- Restrict user access to the database. Check that only authorized users can access the backup server and the server that hosts the Veeam Backup & Replication configuration database (if the database runs on a remote server).
- Encrypt data in configuration backups. Enable data encryption for configuration backup to secure sensitive data stored in the configuration database. For details, see Creating Encrypted Configuration Backups.
Add local protection mechanics, in addition to the border firewalls, intrusion detection, patching and such. You can make use of local mechanisms, like up-to-date anti-malware, firewalls and network segmentation. This way you create different rings-of-defense slowing an attacker down.
A good practice is to place the backup repositories in a special segment not accessible by any user. Like for instance the production storage is only available to the virtual infrastructure components and application servers. Not directly accessible by any user!
To segment your infrastructure and Veeam Backup & Replication components, make sure the firewalls on the local server installations have the correct Ports opened.
You can also deploy VMware NSX as a counter measure with micro-segmentation to make sure the attack surface is as narrow as possible without blocking everyone to use the services. Visibility into the network and all data flows is crucial to help you protect all different rings/cells within your infrastructure. You can add the Veeam components to NSX policies to make sure they can communicate with each other without opening it up to any user.
Try not to use obscure ports and other tricks to try and hide Veeam ports and protocols in use, while this may look like a good choice. In practice this often makes the infrastructure harder to manage which opens other possibilities for attackers. Obscurity is not security!
You can check which ports are in use by which service on a Windows system by using:
netstat -bona > portlist.txt you can open the text file with for instance
To know when you are under attack or have been breached it is vital to have visibility in the whole data flow path. You should be able to know what is ‘normal behavior’ and what is NOT. Monitor your accounts and Veeam infrastructure for suspicious activity. Place virtual trip-wires, like e.g. creating a non-used admin account with alarms tied to it. When any activity on that account is observed, it will trigger a red alert instantly. There are several systems out there that can help you by alerting suspicious behavior so you get aware that someone is snooping around and is trying to gain access to your infrastructure. Visibility is Key!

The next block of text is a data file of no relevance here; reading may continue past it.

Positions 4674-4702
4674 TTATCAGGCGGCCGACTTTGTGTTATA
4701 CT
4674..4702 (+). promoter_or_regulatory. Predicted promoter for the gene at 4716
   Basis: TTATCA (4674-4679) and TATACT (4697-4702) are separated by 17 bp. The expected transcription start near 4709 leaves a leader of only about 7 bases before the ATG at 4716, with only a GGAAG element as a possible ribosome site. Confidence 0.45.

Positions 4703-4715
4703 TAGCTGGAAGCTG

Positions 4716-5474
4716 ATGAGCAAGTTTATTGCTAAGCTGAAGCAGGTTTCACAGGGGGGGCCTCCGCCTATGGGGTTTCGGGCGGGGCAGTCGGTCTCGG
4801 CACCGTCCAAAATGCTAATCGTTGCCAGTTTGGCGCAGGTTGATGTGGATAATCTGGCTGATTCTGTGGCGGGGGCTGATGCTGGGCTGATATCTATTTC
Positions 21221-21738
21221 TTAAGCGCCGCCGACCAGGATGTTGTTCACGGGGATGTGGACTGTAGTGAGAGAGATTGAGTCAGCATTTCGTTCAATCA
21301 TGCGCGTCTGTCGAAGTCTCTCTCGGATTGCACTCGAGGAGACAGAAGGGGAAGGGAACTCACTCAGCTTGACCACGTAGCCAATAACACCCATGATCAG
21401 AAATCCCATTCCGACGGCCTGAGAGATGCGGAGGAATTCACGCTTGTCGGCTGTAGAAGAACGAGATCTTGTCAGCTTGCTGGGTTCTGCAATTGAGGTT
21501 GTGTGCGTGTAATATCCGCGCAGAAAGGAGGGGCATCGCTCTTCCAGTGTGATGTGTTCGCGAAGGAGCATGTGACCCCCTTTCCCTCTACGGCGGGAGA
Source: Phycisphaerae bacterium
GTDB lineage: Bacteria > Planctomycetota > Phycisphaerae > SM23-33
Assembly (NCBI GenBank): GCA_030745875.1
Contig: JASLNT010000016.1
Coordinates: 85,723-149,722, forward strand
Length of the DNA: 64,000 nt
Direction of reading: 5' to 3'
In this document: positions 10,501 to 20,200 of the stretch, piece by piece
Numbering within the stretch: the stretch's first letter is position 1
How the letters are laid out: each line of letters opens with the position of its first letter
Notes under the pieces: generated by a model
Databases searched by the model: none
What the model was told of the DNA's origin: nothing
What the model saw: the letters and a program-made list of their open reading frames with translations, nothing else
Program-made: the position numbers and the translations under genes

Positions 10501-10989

It is important to get alerts as soon as possible while defending against other attacks like viruses, malware and ransomware. The biggest fear of these attacks is that they may propagate to other systems fast. Having visibility into for e.g. potential ransomware activity is a big deal.
Example Systems that could help you create visibility are:
A system that detects possible ransomware activity is Veeam ONE 9.5. There is a pre-defined alarm called “Possible ransomware activity.” This alarm will trigger if there is a high CPU utilization combined with lots of writes to disk.
VMware vRealize Network Insight can take VMs, objects, groupings and their physical elements and easily fingerprint the application and determine the internal and external flows, the client connections, etc. this way you get an analysis of what is ‘normal’ behavior and what is not.
VMware vCenter with alerts that are triggered on virtual trip-wires.
Have a recovery strategy in place, before you find out your infrastructure is breached you should know what to do when being compromised through attacks. Backup your data and make sure the backups cannot be accessed by an attacker to wipe them out. An offsite copy (air-gap) or read-only on any media is highly recommended to survive any attack.
The 3-2-1-0 backup rule
The 3-2-1 rule is very general and it works for all data types (individual and corporate) and all environment types (physical and virtual). When backing up VMware or Hyper-V environments with Veeam, this rule becomes the “3-2-1-0 backup rule” where 0 means “0 errors” during the automatic recoverability verification of every backup with Veeam’s SureBackup.
Veeam Backup & Replication™ can help you to fulfill all 3-2-1-0 backup rule requirements.
Have at least three copies of data: Setup Backup Jobs to create several backups for each of your VMware or Hyper-V VMs.
Store the copies on two different media: Veeam is storage-agnostic, meaning it supports tapes, disks, the cloud and more. You can store your backups to any of the listed media.
Keep one backup copy offsite: Setup Backup Copy Jobs to transfer your backup offsite faster with built-in WAN acceleration, or use Veeam Backup Cloud Edition to store your backups to one of 15 public clouds, including Windows Azure, Amazon Glacier, Google Cloud Storage and more.
Educate your Staff
By deploying an employee awareness training you make sure that your employees are aware of strange behavior and of their critical roles in protecting the organization’s services and data. This is not only for the IT department, but for everyone within the organization, because every organization is becoming an IT company rapidly.